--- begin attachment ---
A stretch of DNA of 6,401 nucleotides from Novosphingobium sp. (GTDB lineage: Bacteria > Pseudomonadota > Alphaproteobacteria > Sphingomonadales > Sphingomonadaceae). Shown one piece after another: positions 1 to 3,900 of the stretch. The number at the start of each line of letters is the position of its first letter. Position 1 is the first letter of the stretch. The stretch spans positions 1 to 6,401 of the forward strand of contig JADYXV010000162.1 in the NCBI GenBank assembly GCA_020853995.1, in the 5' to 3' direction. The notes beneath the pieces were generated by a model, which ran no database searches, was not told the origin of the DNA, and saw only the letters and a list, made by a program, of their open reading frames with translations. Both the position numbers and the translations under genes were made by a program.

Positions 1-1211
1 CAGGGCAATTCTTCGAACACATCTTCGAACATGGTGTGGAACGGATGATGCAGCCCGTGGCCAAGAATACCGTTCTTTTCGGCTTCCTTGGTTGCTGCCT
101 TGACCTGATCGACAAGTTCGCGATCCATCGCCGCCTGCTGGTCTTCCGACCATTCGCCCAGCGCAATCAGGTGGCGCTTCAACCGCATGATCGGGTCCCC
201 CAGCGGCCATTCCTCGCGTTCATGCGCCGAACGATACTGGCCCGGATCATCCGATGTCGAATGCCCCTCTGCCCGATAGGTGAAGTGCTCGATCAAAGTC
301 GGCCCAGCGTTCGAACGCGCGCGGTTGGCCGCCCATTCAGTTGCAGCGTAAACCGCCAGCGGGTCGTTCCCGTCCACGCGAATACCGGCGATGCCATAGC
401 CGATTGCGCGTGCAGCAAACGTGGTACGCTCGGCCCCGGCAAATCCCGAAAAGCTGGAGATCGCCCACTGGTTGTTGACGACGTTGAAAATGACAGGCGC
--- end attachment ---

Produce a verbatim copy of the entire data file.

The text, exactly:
A stretch of DNA of 6,401 nucleotides from Novosphingobium sp. (GTDB lineage: Bacteria > Pseudomonadota > Alphaproteobacteria > Sphingomonadales > Sphingomonadaceae). Shown one piece after another: positions 1 to 3,900 of the stretch. The number at the start of each line of letters is the position of its first letter. Position 1 is the first letter of the stretch. The stretch spans positions 1 to 6,401 of the forward strand of contig JADYXV010000162.1 in the NCBI GenBank assembly GCA_020853995.1, in the 5' to 3' direction. The notes beneath the pieces were generated by a model, which ran no database searches, was not told the origin of the DNA, and saw only the letters and a list, made by a program, of their open reading frames with translations. Both the position numbers and the translations under genes were made by a program.

Positions 1-1211
1 CAGGGCAATTCTTCGAACACATCTTCGAACATGGTGTGGAACGGATGATGCAGCCCGTGGCCAAGAATACCGTTCTTTTCGGCTTCCTTGGTTGCTGCCT
101 TGACCTGATCGACAAGTTCGCGATCCATCGCCGCCTGCTGGTCTTCCGACCATTCGCCCAGCGCAATCAGGTGGCGCTTCAACCGCATGATCGGGTCCCC
201 CAGCGGCCATTCCTCGCGTTCATGCGCCGAACGATACTGGCCCGGATCATCCGATGTCGAATGCCCCTCTGCCCGATAGGTGAAGTGCTCGATCAAAGTC
301 GGCCCAGCGTTCGAACGCGCGCGGTTGGCCGCCCATTCAGTTGCAGCGTAAACCGCCAGCGGGTCGTTCCCGTCCACGCGAATACCGGCGATGCCATAGC
401 CGATTGCGCGTGCAGCAAACGTGGTACGCTCGGCCCCGGCAAATCCCGAAAAGCTGGAGATCGCCCACTGGTTGTTGACGACGTTGAAAATGACAGGCGC